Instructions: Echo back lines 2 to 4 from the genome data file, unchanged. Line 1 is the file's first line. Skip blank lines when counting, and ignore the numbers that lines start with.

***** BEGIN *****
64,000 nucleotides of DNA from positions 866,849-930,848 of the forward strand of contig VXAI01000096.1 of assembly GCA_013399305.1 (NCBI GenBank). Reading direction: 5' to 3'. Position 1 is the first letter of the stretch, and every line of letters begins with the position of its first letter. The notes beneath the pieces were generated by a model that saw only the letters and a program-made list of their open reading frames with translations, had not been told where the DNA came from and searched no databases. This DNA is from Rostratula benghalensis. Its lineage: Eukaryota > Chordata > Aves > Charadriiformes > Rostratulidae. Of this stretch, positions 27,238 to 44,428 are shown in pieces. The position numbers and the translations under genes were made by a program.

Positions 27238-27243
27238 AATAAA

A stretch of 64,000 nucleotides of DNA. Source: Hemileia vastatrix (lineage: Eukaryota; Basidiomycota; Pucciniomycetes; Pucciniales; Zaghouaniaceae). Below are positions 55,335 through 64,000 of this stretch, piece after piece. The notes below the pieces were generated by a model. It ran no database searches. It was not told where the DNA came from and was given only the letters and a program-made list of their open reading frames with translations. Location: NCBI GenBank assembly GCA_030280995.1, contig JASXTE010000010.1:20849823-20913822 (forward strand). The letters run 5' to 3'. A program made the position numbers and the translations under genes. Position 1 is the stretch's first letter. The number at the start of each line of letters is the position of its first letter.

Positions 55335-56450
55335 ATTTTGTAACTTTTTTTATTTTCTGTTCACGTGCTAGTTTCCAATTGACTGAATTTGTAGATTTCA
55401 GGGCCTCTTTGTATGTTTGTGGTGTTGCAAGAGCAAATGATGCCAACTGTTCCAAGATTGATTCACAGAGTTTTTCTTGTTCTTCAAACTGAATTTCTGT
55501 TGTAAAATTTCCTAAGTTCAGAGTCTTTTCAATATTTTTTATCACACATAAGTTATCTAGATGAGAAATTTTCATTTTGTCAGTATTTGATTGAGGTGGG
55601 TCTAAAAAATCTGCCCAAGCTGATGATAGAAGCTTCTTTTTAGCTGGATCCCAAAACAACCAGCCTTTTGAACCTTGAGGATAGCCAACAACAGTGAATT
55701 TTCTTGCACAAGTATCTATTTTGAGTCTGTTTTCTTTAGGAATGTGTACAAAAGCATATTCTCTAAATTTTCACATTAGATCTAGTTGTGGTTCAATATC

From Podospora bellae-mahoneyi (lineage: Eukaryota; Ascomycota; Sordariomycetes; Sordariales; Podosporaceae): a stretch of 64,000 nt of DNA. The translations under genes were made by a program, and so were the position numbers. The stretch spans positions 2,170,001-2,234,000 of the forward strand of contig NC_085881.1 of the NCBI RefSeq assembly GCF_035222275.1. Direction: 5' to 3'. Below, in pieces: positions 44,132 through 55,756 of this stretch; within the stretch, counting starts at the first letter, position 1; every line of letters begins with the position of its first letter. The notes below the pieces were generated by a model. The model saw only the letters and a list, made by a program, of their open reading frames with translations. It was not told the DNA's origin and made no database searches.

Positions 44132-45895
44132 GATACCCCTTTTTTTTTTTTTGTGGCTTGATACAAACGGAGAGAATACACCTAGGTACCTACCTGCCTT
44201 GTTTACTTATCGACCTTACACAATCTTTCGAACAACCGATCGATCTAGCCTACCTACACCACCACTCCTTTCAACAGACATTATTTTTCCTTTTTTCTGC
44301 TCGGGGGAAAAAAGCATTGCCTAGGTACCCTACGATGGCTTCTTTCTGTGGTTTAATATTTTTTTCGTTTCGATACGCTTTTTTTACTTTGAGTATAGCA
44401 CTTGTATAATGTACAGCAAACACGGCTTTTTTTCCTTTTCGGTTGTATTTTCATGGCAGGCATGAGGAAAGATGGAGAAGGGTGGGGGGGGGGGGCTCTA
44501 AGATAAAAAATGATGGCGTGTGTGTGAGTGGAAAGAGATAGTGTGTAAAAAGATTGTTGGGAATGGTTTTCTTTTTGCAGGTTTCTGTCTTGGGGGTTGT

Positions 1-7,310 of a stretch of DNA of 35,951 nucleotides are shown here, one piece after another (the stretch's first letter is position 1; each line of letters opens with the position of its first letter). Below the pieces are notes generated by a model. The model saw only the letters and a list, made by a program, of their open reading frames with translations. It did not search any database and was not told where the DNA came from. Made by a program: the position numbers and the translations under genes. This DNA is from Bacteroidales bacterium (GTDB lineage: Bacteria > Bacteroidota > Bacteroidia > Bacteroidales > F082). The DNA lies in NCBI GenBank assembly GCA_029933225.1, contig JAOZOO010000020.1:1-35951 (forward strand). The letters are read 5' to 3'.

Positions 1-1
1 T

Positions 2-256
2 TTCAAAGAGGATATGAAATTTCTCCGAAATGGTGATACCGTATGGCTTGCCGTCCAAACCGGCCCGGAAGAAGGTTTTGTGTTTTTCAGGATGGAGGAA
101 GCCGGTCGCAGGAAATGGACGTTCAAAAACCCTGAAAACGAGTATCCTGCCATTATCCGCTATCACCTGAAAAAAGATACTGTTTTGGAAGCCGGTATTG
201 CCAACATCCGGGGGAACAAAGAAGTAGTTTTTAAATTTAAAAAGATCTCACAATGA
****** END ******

Positions 27238-27243
27238 AATAAA

A stretch of 64,000 nucleotides of DNA. Source: Hemileia vastatrix (lineage: Eukaryota; Basidiomycota; Pucciniomycetes; Pucciniales; Zaghouaniaceae). Below are positions 55,335 through 64,000 of this stretch, piece after piece. The notes below the pieces were generated by a model. It ran no database searches. It was not told where the DNA came from and was given only the letters and a program-made list of their open reading frames with translations. Location: NCBI GenBank assembly GCA_030280995.1, contig JASXTE010000010.1:20849823-20913822 (forward strand). The letters run 5' to 3'. A program made the position numbers and the translations under genes. Position 1 is the stretch's first letter. The number at the start of each line of letters is the position of its first letter.